A ‘green recovery’ can bring long-term benefits to us all
The Chancellor’s actions are a step in the right direction, but time will tell if there’s more to come, writes Karen Turner
THE Covid-19 pandemic has caused unprecedented worldwide economic disruption with nations, communities and entire industries brought to a standstill. Faced with the prospect of its most significant recession ever, the UK Government responded with a rescue package designed to keep businesses and jobs secure whilst the worst impacts of the virus hit the economy.
Now, as attention moves from the initial rescue to longer-term recovery and reform, many are advocating for a “green recovery” and the Chancellor seems to have listened – at least to some extent given this week’s announcement on energy efficiency.
But given the events of the last few months, do we perhaps have a new understanding of the real importance of ensuring we have a healthy economy where people have jobs and opportunities? It’s therefore crucial to evidence that a “green recovery” can bring prosperity for people – something that governments and policymakers will be focused on now more than ever.
Given this context, the Centre of Energy Policy at the University of Strathclyde (CEP) and the Bellona Foundation have published a special joint paper that assesses the near and longer term economic impacts of different types of actions that could be classed as “green”.
The examples we consider here focus on three current or planned climate policy actions: residential energy efficiency gains; facilitating the electric vehicle rollout; and investing in carbon capture and storage (CCS) infrastructure.
Using our economy-wide modelling we considered the net impacts of these three actions and assess how, when and to whom different costs and benefits accrue, including consideration of whether the benefits realised could be used to balance the inevitable costs faced by some parts of the economy or to public budgets.
By assessing the implications and consequences of these policy actions, we can support the Government in assessing how they stack up against other potential stimulus solutions. This is essential when the focus of the Government is likely to be on creating jobs, restoring incomes and earning power and, more generally, getting the economy back on track.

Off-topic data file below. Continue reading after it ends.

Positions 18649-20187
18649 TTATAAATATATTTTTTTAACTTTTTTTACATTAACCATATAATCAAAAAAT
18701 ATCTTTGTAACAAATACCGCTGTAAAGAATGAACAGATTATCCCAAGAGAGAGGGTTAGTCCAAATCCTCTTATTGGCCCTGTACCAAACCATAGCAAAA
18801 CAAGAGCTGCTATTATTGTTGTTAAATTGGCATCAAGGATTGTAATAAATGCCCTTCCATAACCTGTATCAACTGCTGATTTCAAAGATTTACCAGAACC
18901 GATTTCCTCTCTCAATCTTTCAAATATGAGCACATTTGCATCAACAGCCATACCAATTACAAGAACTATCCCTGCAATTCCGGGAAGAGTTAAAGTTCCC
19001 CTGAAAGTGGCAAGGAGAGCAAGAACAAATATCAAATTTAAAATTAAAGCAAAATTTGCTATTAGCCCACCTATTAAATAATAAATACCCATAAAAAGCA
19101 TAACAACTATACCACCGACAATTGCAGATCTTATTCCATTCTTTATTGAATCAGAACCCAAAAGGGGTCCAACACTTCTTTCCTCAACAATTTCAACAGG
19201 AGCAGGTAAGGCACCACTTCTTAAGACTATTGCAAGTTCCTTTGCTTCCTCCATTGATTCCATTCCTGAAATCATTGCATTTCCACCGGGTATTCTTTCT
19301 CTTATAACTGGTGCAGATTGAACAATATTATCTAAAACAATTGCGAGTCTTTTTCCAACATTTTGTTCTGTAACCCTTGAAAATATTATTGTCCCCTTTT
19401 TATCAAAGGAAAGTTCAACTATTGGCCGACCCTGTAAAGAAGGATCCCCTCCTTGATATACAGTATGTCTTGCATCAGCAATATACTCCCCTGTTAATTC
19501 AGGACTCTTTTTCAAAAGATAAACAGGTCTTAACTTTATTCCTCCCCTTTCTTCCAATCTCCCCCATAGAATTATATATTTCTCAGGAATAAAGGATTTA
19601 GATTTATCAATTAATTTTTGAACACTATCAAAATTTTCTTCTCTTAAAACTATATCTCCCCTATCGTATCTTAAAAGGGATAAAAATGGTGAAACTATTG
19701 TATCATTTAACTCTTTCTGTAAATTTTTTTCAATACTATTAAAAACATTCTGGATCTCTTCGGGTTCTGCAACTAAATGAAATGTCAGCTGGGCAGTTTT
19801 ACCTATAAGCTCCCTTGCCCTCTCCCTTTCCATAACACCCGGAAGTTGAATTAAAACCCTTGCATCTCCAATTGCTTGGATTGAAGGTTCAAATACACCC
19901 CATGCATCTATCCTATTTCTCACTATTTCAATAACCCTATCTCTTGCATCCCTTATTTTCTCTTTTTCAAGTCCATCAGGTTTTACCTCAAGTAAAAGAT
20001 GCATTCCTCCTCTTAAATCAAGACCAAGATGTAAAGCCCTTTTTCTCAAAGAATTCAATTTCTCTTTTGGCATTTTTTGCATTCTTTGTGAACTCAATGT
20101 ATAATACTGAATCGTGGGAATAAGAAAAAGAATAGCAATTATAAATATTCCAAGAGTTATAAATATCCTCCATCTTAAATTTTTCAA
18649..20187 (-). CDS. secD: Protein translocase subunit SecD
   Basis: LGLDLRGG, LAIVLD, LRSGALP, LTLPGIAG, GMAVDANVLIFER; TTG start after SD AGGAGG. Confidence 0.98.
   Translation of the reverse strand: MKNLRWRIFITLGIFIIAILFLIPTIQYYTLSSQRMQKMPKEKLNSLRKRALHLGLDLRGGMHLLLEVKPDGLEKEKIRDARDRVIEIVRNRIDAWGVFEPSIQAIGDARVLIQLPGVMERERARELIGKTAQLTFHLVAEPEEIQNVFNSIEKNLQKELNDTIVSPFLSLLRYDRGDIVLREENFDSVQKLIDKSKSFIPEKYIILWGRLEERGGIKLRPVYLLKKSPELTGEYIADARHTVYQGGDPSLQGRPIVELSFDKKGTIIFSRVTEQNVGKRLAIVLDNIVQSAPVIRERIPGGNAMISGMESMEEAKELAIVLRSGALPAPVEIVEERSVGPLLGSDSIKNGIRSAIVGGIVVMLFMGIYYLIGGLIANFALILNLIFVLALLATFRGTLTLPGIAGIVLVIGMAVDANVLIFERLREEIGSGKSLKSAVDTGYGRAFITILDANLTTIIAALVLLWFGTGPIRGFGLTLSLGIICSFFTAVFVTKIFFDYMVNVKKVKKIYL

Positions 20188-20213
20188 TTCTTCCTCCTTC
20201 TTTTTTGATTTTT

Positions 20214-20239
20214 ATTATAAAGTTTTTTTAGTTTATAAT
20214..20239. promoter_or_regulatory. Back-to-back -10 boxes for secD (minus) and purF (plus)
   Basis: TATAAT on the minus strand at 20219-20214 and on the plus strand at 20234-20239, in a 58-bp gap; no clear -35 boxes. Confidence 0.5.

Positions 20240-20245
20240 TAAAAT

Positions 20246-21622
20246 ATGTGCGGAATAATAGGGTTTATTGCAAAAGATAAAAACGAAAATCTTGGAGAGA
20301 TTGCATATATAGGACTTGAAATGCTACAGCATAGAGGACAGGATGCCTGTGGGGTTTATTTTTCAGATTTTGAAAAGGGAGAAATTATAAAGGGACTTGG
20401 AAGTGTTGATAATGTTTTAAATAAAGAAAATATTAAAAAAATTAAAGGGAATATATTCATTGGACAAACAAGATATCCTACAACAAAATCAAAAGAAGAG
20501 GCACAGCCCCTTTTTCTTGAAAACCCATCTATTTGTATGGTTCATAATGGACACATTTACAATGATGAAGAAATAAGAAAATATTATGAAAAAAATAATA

We show that climate orientated policies such as those we consider here can deliver the type of short-term employment, real income and GDP improvements that will be crucial for near-term economic recovery from the pandemic. For example, making homes more energy efficient could not only provide jobs to those installing measures but could also stimulate the wider economy by allowing people to save on their energy bills and spend their money on other things. Something which the Chancellor and the Treasury have clearly understood.
In the case of electric vehicles, we find that making the infrastructure upgrades needed, along with a widescale switch in fuelling from petrol and diesel to electricity, could actually bring benefits to the wider economy, along with cleaner air and emission reductions.
In the last case, we show that investing in CCS infrastructure could immediately create thousands of jobs, a crucial way to stimulate the economy. Importantly, though, this could also lay the foundations for a wider CCS industry that may play a key role in reducing emissions in highvalue industries over the coming decades and to evolve the role of the oil and gas industry.
While we usually consider stimulus actions as government spending only, our analysis identifies that a combination of policy interventions, regulatory changes and government investment could be used to stimulate activity in the UK economy. We also show that different net zero actions can contribute in complementary ways, for example providing GDP expansion, job creation and returns to the public purse at different times throughout the mid-century transition timeframe. However, our analysis also shows that much will depend on how actions are delivered and paid for.
We know there will always be a trade-off when policy decisions come with a significant bill. For example, any large up-front investment activity can introduce price pressures and crowd out other activities. In the net zero context in particular, this might increase energy prices where investments are recovered through consumers’ bills.
This could have a negative impact on those who already struggle to pay bills and could constrain any stimulus that relies on increased consumer spending. Given current fuel poverty levels in the UK, this is something which needs to be seriously considered if a socially just energy transition is to be delivered.
But crucially, what sets these actions apart from, for example, road building is that they can deliver essential foundations for realising deep emission reductions over the coming decades whilst also aiding near-term economic recovery; a crucial win-win that, if delivered in the right way, allows us to protect the prosperity of people today and for future generations.
So the Chancellor’s announcement this week is a step in the right direction. Time will tell whether there is more to come.
We know there will always be a trade-off when policy decisions come with a significant bill